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Today’s News - Thursday, January 14, 2021

Editor's note: Tomorrow and Monday will be no-newsletter days - we'll be back Tuesday, January 19. In the meantime: Stay well. Stay safe (and wear a mask!).

●  ANN feature: Dave Hora: Nature of Order #3: Nos. 9-15 of Christopher Alexander's 15 Fundamental Properties of Wholeness: In contrast with the first eight, something feels more primal and elemental in these properties.

●  John King re: the ransacking of the U.S. Capitol: "The violence inflicted on America underscored Trump's contempt for a diverse modern culture - his cynical embrace of the idea that some brands of architecture are morally superior to others" (i.e. his "idiotic" executive order).

●  Carolina A. Miranda re: the insurgency at the Capitol. "And we thought 2020 was nuts. Welcome to Coup Week, 2021 - government assessment teams worked through the night to catalog the destruction. 'Wednesday was a difficult day for our campus,' Architect of the Capitol J. Brett Blanton said" + link to her thoughtful take on what the Capitol symbolizes.

●  Hilburg reports on the "calls for the Architect of the Capitol's removal - Blanton's Office of Security Program is responsible for securing and hardening the Capitol campus."

●  From across the Big Pond: The U.K.'s former construction minister - now business secretary - "tells architects they are making 'major contribution' to recovery" while "a debate is raging among architects and those in the wider industry about safety, critical worker status and the challenge of working while homeschooling children."

●  Cajsa Carlson reports on Saudi Arabia's plans for The Line, a zero-energy, 100-mile-long, car-free linear city for a million people - "with all residents living within a five-minute walk of essential facilities" (no firm designing the master plan is named - skepticism abounds).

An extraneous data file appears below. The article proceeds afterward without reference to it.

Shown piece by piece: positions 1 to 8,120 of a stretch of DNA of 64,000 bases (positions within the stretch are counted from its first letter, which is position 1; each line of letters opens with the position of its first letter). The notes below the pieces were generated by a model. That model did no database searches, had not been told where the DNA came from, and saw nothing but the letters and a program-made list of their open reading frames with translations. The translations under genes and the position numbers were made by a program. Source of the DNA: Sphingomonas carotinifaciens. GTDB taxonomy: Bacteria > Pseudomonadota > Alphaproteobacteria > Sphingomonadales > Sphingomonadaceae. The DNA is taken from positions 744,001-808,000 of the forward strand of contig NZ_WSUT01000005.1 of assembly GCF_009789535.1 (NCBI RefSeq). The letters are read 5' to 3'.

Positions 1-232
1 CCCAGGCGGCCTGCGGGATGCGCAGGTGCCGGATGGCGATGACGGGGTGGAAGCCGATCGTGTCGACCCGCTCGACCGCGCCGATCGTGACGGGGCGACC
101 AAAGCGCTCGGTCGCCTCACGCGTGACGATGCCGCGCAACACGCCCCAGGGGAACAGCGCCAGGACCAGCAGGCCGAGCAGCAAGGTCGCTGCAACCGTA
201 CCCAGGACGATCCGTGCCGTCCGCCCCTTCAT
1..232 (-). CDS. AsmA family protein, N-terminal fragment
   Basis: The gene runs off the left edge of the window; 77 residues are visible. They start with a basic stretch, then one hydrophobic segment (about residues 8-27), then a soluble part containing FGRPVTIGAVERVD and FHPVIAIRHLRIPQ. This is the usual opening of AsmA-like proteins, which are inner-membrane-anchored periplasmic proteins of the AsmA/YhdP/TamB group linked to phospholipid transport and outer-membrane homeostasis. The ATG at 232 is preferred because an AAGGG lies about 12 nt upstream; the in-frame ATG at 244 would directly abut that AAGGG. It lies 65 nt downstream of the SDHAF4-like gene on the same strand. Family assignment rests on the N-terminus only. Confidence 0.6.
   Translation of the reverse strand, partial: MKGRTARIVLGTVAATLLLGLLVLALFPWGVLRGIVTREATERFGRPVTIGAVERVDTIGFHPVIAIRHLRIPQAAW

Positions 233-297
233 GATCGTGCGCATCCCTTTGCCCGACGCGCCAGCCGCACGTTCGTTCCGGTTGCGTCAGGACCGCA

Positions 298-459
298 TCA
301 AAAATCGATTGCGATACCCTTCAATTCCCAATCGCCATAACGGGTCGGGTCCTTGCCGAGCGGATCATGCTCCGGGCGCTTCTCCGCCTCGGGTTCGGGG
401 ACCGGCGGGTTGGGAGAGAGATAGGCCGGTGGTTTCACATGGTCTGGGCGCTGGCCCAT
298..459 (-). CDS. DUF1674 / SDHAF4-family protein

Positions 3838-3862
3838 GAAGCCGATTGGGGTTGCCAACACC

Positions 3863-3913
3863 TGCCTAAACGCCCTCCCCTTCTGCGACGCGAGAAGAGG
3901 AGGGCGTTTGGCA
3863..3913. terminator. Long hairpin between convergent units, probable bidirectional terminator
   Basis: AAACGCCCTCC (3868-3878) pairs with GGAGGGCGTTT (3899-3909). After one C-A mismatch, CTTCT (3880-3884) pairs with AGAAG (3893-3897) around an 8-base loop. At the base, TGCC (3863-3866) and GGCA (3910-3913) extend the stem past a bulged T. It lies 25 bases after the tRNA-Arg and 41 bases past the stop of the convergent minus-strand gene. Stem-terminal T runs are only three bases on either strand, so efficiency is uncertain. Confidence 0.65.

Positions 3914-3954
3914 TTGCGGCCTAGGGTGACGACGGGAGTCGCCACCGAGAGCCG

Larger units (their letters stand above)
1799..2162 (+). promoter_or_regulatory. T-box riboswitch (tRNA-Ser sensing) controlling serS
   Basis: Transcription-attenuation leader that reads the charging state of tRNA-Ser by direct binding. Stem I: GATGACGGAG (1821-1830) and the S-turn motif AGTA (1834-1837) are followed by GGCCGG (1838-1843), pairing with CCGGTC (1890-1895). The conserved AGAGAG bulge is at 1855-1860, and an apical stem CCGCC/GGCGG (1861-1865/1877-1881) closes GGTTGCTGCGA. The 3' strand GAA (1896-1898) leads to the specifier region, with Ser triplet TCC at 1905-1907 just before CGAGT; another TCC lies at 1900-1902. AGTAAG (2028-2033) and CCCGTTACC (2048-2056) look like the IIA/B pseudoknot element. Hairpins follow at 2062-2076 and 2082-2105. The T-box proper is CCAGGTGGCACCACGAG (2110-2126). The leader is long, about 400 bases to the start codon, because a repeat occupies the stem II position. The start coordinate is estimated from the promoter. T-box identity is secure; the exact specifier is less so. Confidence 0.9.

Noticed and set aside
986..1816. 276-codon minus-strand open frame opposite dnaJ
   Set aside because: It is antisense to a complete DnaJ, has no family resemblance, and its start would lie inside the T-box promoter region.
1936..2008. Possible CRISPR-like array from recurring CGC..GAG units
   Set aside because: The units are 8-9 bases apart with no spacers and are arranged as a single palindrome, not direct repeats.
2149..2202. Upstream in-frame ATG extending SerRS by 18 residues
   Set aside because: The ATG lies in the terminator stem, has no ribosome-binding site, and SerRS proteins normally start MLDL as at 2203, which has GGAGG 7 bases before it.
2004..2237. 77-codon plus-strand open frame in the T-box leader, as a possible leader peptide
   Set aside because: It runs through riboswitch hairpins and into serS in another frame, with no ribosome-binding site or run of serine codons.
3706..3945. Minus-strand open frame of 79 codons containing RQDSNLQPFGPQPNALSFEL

●  Blair Kamin "reflects on 28 years of reviewing Chicago's wonders and blunders" (in more than 2,500 columns!): "Whether or not you agreed was never the point - my role was to serve as a watchdog, unafraid to bark - and, if necessary, bite - when developers and architects schemed to wreak havoc on the cityscape."

Deadlines:

●  Call for entries: International Junior Wonders Drawing Competition: BD's drawing competition for home-schooled kids aged 5-11. "Each week we will choose a building type" (and cash prize for art supplies); deadline: every Friday (we can't wait to see the results!).

●  Call for entries: Design Educates Awards 2021: best ideas and implementations of architectural, product, universal, and responsive design that can educate.

●  Call for entries Submissions for Sophia Journal, 6th edition: "Visual Spaces of Change: photographic documentation of environmental transformations."

Weekend diversions + Page-turners:

●  "Famed Toronto flâneur" (and urbanism authority, author, journalist) Shawn Micallef maps a leisurely stroll through the Mount Dennis neighborhood, "far from the city's core with dramatic topography and many delightful secrets to discover."

●  The Metropolitan Museum of Art launches "The Met Unframed" - an "immersive AR experience that invites museum-goers to remotely explore digitally-rendered galleries."

●  Kate Wagner cheers Peggy Deamer's "Architecture and Labor," which "recognizes architecture is not the creative calling one was promised as a 19-year-old. This is work, plain and simple. The prospect of unionization haunts the pages - and though it may seem like an all-too-simple solution to our current maladies, it isn't."

●  Michael J. Crosbie cheers Mark Alan Hewitt's "Draw in Order to See" that "reaffirms the essential role of drawing in design - this broad, well-researched, and absorbing cognitive history of architectural design" also "addresses education as well as practice - an excellent road map of how we might get back to an architecture with a human face."


  


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